-          Agent and scanner support for Microsoft Windows 2008 R2


-          Agent and scanner support for MAC OS 10.6


-          Enhancement to the SAI editor which allows you to separately see Package rules and Version Data rules that exist in the SAI.  This makes it easier to work with rule-based SAI entries, available since the 7.60 release.


-          Support for autofs file systems on Linux and UNIX systems.  This allows you to configure scanner to exclude auto-mounted file systems, which will reduce the amount of time to complete a scan, eliminate “looping” (some customers have reported that scan files effectively “hang”, since they can never complete the scan).  This means scans will be smaller and complete faster.


-          Identification of Primary IP address of a device.  This allows DDMI to consistently select the same interface when identifying and communicating with the device.


-          Improves identification of new CPU types.


-          Support for SMBIOS 2.6.1


Since Discovery and Dependence Mapping for Inventory (DDMI) is a product that interacts with target devices, it is important to keep it up to date.  I recommend that customers take advantage of the latest capabilities by upgrading their installations to the current release.  Our product team works to ensure that upgrades are highly automated to minimize possible disruptions in production environments. 


 

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About the Author(s)
  • HP IT Service Management Product Marketing team manager. I am also responsible for our end-to-end Change, Configuration, and Release Management (CCRM) solution. My background is engineering and computer science in the networking and telecom worlds. As they used to say in Telcom, "the network is the business" (hence huge focus on service management). I always enjoyed working with customers and on the business side of things, so here I am in ITSM marketing.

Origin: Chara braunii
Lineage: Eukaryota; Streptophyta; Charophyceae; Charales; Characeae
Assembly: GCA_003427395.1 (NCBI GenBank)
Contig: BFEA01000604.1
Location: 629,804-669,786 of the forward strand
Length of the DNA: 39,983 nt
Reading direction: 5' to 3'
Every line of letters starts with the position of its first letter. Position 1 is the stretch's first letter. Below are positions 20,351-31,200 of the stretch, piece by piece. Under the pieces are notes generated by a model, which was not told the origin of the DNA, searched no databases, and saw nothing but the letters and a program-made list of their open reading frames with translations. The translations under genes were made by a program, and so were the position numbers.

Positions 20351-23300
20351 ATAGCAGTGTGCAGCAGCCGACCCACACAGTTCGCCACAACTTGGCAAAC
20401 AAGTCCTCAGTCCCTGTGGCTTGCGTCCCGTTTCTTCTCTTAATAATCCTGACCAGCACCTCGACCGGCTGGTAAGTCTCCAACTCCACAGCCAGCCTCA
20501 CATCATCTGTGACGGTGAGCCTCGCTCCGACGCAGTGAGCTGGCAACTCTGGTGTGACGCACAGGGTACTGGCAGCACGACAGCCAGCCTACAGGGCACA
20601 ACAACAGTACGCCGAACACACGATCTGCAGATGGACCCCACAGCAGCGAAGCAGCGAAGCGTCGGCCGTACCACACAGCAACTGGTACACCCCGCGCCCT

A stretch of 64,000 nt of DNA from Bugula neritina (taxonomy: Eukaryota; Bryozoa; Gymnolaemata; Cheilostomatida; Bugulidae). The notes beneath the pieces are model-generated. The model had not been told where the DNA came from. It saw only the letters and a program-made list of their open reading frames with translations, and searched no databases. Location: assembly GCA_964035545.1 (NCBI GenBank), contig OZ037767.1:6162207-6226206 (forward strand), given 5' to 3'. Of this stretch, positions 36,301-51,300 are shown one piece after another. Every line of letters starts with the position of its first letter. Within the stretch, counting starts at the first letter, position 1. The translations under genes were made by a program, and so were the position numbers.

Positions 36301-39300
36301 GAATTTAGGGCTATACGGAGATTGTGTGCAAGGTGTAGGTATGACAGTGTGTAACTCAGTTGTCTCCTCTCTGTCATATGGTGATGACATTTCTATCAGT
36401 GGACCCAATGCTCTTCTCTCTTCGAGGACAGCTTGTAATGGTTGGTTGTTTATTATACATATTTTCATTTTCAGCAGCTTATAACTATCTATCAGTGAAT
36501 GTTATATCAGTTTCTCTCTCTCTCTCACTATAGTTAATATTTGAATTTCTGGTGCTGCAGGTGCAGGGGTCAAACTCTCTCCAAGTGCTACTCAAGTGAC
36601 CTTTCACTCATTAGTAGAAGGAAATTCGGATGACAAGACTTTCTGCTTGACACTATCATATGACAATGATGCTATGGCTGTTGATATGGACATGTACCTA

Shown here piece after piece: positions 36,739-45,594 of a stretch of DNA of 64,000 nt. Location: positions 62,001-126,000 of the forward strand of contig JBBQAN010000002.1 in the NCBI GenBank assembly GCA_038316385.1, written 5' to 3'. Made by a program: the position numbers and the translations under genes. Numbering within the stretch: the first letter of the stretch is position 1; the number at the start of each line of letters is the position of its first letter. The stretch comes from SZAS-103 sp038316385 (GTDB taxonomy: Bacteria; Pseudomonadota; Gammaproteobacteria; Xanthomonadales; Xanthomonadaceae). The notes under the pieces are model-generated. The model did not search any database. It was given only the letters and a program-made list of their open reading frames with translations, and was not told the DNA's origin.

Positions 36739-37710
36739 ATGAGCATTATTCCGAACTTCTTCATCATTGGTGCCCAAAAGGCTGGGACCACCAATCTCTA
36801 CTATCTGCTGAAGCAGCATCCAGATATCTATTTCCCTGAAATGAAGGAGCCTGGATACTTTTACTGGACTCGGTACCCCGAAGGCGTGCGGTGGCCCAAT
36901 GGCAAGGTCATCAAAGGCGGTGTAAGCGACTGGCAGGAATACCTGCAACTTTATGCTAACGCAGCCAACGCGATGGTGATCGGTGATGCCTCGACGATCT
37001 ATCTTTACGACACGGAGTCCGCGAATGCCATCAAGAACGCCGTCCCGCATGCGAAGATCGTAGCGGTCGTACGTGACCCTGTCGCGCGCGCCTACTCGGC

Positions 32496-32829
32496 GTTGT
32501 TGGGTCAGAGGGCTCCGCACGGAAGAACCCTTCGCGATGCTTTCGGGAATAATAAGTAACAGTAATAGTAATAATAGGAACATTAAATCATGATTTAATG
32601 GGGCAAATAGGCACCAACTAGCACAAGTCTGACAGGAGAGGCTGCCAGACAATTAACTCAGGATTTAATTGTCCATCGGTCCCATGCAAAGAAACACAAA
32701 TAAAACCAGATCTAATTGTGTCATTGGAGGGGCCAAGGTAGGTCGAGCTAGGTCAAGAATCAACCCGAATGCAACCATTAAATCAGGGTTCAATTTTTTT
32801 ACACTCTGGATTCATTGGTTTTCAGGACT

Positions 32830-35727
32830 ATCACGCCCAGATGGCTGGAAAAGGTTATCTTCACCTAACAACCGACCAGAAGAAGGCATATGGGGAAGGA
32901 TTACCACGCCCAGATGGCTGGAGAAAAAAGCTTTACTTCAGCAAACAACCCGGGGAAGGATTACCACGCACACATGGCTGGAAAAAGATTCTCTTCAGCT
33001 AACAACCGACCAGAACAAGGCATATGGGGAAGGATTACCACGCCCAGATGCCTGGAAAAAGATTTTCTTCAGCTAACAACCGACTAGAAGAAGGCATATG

• David has led a career in Enterprise Software for over 20 years and has brought to market numerous successful IT management products and innovations.
  • I am the PM of UCMDB and CM. I have a lot of background in configuration management, discovery, integrations, and delivery. I have been involved with the products for 12 years in R&D and product management.
  • Gil Tzadikevitch HP Software R&D Service Anywhere
  • This account is for guest bloggers. The blog post will identify the blogger.
  • Jacques Conand is the Director of ITSM Product Line, having responsibility for the product roadmap of several products such as HP Service Manager, HP Asset Manager, HP Universal CMDB, HP Universal Discovery and the new HP Service Anywhere product. Jacques is also chairman of the ITSM Customer Advisory Board, ensuring the close linkage with HP's largest customers.
  • Jody Roberts is a researcher, author, and customer advocate in the Product Foundation Services (PFS) group in HP Software. Jody has worked with the UCMDB product line since 2004, and currently takes care of the top 100 HP Software customers, the CMS Best Practices library, and has hosted a weekly CMDB Practitioner's Forum since 2006.